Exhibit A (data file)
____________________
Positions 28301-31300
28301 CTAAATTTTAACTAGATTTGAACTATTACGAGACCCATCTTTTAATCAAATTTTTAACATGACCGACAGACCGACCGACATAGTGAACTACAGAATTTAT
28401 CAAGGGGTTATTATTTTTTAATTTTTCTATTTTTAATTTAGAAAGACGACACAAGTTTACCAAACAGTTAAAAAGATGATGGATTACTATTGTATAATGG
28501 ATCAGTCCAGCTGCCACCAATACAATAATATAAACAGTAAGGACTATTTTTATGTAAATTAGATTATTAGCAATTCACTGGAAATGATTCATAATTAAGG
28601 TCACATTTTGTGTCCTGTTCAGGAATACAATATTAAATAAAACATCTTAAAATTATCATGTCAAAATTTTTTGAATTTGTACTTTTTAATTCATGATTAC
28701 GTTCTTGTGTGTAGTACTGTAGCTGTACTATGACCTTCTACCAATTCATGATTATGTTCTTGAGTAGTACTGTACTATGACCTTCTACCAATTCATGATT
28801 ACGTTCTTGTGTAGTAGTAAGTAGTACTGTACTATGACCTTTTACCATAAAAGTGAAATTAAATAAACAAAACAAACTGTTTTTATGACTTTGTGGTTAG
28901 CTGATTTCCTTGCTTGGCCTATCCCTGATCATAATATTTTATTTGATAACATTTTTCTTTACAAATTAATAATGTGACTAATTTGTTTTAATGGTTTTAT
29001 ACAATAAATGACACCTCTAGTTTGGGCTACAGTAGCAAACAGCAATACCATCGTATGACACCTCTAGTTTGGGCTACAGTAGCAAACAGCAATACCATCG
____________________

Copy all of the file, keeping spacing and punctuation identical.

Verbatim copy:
Positions 28301-31300
28301 CTAAATTTTAACTAGATTTGAACTATTACGAGACCCATCTTTTAATCAAATTTTTAACATGACCGACAGACCGACCGACATAGTGAACTACAGAATTTAT
28401 CAAGGGGTTATTATTTTTTAATTTTTCTATTTTTAATTTAGAAAGACGACACAAGTTTACCAAACAGTTAAAAAGATGATGGATTACTATTGTATAATGG
28501 ATCAGTCCAGCTGCCACCAATACAATAATATAAACAGTAAGGACTATTTTTATGTAAATTAGATTATTAGCAATTCACTGGAAATGATTCATAATTAAGG
28601 TCACATTTTGTGTCCTGTTCAGGAATACAATATTAAATAAAACATCTTAAAATTATCATGTCAAAATTTTTTGAATTTGTACTTTTTAATTCATGATTAC
28701 GTTCTTGTGTGTAGTACTGTAGCTGTACTATGACCTTCTACCAATTCATGATTATGTTCTTGAGTAGTACTGTACTATGACCTTCTACCAATTCATGATT
28801 ACGTTCTTGTGTAGTAGTAAGTAGTACTGTACTATGACCTTTTACCATAAAAGTGAAATTAAATAAACAAAACAAACTGTTTTTATGACTTTGTGGTTAG
28901 CTGATTTCCTTGCTTGGCCTATCCCTGATCATAATATTTTATTTGATAACATTTTTCTTTACAAATTAATAATGTGACTAATTTGTTTTAATGGTTTTAT
29001 ACAATAAATGACACCTCTAGTTTGGGCTACAGTAGCAAACAGCAATACCATCGTATGACACCTCTAGTTTGGGCTACAGTAGCAAACAGCAATACCATCG